Mosque = Muslim = Terrorism? Really, America?

24 08 2010

It’s on the news every day lately and I decided it’s time for me to weigh in on it.  To recap, there are plans to build a mosque near Ground Zero in New York.  The plans have met with opposition because many think it is insensitive and inappropriate to build an Islamic monument of sorts so close to the site of what is considered to be a Muslim-perpetrated act of terrorism.  I’m not going to talk about whether or not the mosque should be built in this post.  But this story has sparked a lot of discussion about Muslims in America and people have been sharing their opinions of Muslims.  I have been very disappointed to see how many people have negative opinions about Muslims in general.  That is what I want to address here.

Several months ago, I wrote a post about how overprotective Americans are becoming and that it’s getting out of hand.  I explained that people overreact to statistically very unlikely events and hyperinflate the probability and dangerousness of those events.  And they ignore how common it is for those same events NOT to happen.  (The Base Rate Fallacy, for anyone who wants to read about it.)  Well, that same phenomenon appears to be at work when it comes to Americans’ opinions of Muslims.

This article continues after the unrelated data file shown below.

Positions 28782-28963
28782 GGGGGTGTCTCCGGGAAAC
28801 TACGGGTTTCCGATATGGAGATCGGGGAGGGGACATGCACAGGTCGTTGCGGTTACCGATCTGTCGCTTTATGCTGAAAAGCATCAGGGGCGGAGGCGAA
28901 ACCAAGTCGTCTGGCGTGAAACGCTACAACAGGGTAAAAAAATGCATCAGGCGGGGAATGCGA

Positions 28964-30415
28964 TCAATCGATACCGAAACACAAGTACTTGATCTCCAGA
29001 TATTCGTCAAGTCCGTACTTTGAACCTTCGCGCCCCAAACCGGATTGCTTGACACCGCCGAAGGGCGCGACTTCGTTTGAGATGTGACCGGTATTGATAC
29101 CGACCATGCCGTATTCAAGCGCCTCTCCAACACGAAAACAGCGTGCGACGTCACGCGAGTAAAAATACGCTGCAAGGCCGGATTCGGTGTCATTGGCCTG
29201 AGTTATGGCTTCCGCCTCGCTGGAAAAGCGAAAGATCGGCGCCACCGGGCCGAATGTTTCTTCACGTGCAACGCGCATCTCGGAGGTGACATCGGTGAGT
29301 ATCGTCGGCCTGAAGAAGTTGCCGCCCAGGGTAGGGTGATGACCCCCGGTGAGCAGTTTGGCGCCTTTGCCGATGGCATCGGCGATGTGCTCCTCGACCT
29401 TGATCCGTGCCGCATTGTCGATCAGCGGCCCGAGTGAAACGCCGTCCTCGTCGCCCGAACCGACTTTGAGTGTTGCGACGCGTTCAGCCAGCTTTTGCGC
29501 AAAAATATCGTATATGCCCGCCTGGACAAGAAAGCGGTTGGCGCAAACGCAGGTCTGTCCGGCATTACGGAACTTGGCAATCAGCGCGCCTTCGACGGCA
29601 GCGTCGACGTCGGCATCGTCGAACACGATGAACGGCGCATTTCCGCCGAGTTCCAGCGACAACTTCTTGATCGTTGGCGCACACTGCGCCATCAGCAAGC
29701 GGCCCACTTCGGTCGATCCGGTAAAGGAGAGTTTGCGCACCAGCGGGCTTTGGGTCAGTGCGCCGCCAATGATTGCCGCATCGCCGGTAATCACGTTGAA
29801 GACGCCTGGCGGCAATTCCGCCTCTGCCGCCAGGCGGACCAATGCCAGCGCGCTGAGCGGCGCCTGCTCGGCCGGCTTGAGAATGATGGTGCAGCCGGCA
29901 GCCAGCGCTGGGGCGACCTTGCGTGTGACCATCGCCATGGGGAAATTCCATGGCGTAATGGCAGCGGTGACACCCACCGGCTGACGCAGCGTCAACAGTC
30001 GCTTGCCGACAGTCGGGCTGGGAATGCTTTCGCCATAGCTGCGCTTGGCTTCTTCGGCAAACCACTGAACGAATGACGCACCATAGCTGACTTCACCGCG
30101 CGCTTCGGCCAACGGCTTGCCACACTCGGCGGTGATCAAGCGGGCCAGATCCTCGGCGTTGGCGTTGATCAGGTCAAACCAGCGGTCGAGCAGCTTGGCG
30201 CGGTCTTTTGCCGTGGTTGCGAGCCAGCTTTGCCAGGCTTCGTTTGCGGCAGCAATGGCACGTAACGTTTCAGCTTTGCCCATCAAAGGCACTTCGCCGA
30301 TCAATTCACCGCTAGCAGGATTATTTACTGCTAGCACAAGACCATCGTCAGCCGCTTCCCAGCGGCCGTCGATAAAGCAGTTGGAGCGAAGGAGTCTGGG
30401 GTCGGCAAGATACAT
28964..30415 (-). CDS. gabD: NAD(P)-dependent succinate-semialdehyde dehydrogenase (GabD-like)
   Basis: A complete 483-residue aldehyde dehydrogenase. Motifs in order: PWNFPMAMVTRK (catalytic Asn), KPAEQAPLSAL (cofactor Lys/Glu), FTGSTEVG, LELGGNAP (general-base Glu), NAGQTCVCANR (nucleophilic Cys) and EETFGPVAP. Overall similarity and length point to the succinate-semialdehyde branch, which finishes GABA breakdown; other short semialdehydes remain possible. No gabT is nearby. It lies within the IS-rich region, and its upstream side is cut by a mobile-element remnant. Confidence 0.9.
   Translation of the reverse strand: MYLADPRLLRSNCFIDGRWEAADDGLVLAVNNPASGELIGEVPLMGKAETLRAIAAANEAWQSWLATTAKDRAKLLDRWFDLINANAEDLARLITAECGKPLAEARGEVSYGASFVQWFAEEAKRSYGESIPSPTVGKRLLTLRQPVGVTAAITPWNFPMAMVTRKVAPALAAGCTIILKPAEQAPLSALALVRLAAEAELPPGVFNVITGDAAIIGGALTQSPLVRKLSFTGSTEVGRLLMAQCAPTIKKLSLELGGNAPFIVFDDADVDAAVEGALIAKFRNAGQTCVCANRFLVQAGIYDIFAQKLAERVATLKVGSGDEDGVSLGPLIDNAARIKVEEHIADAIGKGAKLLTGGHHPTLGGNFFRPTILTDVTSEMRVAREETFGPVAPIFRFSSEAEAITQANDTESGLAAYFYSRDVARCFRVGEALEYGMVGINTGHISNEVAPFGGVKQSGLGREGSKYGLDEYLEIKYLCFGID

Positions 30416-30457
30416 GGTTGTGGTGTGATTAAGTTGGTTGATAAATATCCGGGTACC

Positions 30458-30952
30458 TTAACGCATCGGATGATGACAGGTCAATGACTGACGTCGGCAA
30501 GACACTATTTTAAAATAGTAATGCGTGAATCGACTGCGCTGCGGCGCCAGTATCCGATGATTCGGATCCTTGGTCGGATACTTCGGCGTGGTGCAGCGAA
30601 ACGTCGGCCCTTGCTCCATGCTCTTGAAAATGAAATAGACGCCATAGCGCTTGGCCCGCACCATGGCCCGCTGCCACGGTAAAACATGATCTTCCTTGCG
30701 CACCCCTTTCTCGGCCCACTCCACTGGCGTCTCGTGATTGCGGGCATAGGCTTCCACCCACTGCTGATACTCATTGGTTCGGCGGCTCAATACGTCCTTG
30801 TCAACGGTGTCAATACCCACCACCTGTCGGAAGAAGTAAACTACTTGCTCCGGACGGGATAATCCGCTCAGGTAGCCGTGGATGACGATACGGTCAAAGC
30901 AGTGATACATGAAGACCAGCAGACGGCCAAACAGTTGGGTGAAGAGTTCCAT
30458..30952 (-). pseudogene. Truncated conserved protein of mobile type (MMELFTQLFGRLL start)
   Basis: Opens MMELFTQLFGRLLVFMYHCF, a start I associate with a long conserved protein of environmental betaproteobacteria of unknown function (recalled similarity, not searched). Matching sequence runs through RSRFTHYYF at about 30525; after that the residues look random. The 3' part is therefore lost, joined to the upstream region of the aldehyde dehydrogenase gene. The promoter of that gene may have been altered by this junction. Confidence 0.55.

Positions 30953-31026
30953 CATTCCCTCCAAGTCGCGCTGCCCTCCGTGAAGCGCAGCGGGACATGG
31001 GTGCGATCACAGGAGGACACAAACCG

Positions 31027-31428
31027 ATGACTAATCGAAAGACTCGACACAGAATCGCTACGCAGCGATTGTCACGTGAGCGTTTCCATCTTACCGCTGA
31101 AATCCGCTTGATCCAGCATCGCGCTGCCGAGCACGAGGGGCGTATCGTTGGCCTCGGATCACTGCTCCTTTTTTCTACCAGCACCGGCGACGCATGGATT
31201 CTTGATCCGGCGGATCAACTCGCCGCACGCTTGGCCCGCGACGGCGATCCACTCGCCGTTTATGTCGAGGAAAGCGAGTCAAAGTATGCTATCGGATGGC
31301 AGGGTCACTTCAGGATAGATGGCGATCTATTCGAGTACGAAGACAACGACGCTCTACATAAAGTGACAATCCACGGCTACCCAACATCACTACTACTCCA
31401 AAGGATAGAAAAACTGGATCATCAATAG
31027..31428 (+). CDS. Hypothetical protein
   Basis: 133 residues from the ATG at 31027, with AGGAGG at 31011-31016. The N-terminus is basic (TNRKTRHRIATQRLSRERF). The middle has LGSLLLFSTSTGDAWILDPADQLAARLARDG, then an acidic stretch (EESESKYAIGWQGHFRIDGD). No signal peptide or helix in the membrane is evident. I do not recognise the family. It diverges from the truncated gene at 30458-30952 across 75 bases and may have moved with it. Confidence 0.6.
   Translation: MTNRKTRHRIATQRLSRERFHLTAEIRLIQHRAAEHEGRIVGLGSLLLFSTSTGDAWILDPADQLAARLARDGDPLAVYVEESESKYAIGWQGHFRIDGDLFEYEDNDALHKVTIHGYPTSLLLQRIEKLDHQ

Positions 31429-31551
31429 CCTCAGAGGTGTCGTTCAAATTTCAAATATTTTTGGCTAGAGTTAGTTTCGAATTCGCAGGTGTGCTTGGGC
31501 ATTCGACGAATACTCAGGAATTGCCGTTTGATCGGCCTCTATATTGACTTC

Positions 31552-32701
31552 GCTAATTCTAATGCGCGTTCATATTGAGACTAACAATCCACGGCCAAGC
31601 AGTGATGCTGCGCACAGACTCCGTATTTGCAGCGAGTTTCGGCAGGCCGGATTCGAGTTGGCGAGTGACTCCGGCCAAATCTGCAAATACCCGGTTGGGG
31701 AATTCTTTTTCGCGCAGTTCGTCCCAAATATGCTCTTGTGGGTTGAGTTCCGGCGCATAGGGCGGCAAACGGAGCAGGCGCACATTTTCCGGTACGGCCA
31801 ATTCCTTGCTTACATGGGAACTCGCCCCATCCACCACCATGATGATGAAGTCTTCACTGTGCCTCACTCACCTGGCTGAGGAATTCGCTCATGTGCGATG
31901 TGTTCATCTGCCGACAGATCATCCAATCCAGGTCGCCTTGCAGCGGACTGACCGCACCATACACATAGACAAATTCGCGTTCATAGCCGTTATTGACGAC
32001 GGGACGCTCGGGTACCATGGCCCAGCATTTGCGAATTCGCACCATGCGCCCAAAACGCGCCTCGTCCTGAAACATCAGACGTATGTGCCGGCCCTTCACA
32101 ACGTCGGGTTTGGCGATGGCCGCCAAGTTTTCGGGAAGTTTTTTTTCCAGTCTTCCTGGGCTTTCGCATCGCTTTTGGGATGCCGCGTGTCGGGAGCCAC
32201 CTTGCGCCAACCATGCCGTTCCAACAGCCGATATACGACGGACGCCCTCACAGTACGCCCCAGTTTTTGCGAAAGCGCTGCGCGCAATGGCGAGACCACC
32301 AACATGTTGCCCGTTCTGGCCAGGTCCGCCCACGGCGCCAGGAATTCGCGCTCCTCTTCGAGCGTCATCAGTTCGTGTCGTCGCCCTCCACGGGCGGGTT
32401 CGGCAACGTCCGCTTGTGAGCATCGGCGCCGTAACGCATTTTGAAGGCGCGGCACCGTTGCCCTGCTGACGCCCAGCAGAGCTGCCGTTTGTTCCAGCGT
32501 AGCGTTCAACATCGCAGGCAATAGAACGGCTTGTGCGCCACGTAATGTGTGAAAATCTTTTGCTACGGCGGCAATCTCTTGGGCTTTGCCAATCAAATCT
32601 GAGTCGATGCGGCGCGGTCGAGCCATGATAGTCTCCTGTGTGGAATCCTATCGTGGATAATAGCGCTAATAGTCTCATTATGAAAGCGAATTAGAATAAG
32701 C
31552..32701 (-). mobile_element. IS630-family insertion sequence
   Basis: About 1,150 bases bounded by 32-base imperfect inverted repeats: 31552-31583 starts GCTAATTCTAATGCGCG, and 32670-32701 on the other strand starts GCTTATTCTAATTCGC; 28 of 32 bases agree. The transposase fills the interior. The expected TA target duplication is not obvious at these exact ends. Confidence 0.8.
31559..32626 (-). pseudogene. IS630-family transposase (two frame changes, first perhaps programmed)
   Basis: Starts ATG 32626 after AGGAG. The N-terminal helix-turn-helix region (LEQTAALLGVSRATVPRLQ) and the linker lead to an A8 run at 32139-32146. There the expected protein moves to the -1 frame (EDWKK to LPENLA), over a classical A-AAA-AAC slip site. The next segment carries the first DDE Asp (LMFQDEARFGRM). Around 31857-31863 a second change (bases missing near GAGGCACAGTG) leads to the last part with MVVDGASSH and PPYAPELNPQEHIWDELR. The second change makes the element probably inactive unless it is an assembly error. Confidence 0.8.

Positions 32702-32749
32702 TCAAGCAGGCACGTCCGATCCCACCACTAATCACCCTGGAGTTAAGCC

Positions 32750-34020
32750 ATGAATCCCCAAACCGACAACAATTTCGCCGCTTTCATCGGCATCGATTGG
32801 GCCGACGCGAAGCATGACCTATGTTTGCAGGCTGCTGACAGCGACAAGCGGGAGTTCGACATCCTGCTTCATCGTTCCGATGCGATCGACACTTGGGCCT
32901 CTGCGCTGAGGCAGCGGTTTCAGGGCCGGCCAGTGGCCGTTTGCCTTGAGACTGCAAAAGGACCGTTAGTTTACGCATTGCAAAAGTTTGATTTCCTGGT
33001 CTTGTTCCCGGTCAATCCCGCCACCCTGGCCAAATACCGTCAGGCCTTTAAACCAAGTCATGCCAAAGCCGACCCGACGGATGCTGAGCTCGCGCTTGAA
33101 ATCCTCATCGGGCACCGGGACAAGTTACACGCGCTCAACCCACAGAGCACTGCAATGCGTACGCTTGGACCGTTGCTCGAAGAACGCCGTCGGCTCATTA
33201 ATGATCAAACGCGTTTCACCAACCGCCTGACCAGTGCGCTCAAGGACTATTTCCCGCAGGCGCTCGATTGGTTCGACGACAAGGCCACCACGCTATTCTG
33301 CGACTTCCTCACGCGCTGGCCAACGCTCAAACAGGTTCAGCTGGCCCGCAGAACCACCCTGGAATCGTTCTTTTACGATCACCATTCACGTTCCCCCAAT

Why do people think poorly of Muslims?  I imagine it mostly has to do with Islam’s connection to the September 11th tragedy and to other widely publicized terrorist groups and the actions of these groups.  I don’t think anyone would argue with the claim that the 9/11 terrorists were Muslims.  Now, let’s look at some numbers:

Muslims in the world: about 1.5 billion

Fundamentalist Muslims with Jihadist tendencies (according to this website that seems to think poorly of Muslims): about 1.8 million or 0.12% of all Muslims.  Keep in mind that this statistic is an estimation of the number of Muslims who have a mindset likely to lead to acts of terrorism, not necessarily actual terrorists.

Proportion of Terrorist acts in the last 30 years perpetrated by Muslims: 6%  (from FBI report on terrorism; and this site graphs the info)